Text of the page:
There has been a lot of talk about the racial aspect of this incident this past weekend. The mobs were black. I was on the road, actually, when the Mall of Louisiana mob moved down to Perkins Rowe. The kids I saw walking onto Perkins Rowe property were not thugs. One of them was a wannabe thug with pants down to his knees, but I guarantee you his parents aren’t raising him to be a thug. Many of these kids are acting like this in school, but they don’t really have that at home.
I think one thing that contributes to this is mainstream media tells us that the only value in life for blacks is to be an athlete, a rap star or a gangsta. The mainstream media doesn’t talk about the complete nerd, Dennis Blunt, who is an attorney at Phelps Dunbar downtown or Jared Llorens who has a PhD and teaches statistics at LSU in the School of Business or the Decuir family, Winston, Jr., Jason, or Brandon, all of whom are black lawyers of notable reputation in Baton Rouge. The mainstream media only talks about L’il Boosie, who was tried for murder last year. This is a culture which idealizes and idolizes gangsta talk and attitude, a culture who thinks they will never make it without some desperate measure, like crime or government assistance, and never bothers to try.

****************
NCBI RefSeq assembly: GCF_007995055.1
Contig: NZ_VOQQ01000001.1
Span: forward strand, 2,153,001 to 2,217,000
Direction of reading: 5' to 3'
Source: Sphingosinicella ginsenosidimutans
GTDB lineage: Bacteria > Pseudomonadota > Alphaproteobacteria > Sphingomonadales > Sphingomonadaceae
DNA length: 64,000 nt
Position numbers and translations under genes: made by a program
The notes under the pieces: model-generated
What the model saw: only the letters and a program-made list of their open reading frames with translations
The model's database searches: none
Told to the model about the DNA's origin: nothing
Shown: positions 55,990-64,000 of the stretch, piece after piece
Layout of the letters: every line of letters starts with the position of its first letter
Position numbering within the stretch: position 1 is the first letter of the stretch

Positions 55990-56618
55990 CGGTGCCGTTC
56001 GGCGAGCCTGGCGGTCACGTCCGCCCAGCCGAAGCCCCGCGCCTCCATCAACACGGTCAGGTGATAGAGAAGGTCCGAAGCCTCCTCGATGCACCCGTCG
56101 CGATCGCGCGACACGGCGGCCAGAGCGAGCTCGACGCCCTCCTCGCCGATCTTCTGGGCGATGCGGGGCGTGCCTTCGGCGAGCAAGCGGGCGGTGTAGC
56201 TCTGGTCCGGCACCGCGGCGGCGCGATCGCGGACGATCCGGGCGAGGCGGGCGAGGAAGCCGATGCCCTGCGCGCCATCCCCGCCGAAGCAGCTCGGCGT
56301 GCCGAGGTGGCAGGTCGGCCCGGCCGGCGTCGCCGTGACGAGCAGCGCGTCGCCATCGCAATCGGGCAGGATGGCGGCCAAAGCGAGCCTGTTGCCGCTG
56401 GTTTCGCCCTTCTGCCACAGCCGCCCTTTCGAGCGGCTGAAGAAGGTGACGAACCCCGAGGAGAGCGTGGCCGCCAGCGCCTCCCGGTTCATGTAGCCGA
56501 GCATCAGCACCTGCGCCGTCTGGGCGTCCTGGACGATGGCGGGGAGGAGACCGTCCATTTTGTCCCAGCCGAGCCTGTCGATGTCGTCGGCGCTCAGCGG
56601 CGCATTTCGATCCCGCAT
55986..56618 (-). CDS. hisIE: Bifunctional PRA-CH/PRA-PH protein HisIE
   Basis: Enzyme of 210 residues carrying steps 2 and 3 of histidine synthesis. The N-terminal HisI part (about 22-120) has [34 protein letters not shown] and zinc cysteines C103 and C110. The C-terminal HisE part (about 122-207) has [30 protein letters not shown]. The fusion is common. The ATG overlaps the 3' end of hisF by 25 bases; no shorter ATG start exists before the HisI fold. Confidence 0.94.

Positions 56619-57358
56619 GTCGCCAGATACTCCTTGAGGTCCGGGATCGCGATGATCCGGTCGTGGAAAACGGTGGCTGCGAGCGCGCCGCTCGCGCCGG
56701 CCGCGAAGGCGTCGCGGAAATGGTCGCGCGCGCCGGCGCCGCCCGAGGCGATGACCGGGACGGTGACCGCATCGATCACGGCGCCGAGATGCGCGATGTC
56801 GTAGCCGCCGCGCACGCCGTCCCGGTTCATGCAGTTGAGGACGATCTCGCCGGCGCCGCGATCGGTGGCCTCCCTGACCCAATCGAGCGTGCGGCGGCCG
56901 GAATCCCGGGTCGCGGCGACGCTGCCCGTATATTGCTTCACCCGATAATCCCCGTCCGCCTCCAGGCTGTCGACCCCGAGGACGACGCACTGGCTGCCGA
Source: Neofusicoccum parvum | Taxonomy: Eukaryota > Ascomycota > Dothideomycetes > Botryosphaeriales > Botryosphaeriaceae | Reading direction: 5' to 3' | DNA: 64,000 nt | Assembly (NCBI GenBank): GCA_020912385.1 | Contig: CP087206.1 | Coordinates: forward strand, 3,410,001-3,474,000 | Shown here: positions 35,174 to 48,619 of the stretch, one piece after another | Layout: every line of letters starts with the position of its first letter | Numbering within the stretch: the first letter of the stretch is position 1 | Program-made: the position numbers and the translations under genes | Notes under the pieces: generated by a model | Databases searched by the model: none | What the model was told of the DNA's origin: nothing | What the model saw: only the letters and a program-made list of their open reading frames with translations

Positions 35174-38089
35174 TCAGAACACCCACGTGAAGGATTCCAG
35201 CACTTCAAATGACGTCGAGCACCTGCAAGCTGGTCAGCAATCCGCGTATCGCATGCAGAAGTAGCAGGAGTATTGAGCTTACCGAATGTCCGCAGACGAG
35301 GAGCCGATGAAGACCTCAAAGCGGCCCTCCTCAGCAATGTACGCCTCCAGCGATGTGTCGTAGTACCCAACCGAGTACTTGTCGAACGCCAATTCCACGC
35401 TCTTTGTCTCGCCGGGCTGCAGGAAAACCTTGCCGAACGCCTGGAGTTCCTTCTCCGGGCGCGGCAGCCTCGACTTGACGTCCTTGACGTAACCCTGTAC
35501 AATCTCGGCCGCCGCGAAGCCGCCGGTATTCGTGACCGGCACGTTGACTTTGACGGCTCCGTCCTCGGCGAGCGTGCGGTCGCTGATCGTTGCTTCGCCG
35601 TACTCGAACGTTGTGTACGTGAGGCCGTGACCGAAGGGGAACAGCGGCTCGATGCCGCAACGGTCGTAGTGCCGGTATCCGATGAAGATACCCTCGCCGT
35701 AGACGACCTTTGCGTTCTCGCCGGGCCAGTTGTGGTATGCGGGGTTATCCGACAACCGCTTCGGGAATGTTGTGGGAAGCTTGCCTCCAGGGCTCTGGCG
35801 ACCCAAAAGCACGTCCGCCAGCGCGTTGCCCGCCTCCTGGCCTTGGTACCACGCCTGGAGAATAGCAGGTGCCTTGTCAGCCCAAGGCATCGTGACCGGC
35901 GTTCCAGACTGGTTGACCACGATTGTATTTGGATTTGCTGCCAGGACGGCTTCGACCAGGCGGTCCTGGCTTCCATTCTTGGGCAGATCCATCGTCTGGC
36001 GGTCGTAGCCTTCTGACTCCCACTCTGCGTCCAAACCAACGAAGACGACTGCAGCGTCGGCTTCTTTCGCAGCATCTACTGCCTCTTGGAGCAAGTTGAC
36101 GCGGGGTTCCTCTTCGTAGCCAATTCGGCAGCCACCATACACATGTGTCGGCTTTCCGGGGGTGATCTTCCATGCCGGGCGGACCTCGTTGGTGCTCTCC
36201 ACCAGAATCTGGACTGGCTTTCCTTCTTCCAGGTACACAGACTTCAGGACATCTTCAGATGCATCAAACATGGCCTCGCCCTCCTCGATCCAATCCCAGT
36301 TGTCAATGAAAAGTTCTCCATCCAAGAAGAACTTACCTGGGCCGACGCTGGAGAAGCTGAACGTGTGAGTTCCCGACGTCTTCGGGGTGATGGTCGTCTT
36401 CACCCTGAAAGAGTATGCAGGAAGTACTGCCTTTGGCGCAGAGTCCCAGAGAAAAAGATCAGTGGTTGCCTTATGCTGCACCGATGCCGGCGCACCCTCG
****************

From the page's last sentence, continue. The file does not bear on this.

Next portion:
About one-third of my friends are African-American. I couldn’t “go racial” on this incident, even if I felt it in my heart, which I don’t. The racial angle is really complicated. I see people here all the time — black people — who teach their kids racism. They spoon-feed it to them, and the kids are scared to death of white people, like they’ve never seen a white woman, or one who would speak to them. With so many of our white middle class kids in private and parochial schools here, most of our kids never encounter a kid in public school who only gets fed whatever meals he has at school each day, or whose mother comes to school in slippers and curlers to cuss out the teacher for punishing her kid for something they supposedly “didn’t do.” The blacks we do see on my side of town are “cultured” black people who drink Chardonnay and wear Brooks Brothers suits and tailored shirts, and send their kids to tennis camp in the summer. Our kids never hear about the poor black kid here who died last year because his father through him up against the wall so many times it ruptured his bowel and then put him to bed in that condition. The child died in his sleep. (We all have our guardian angels looking out for us.)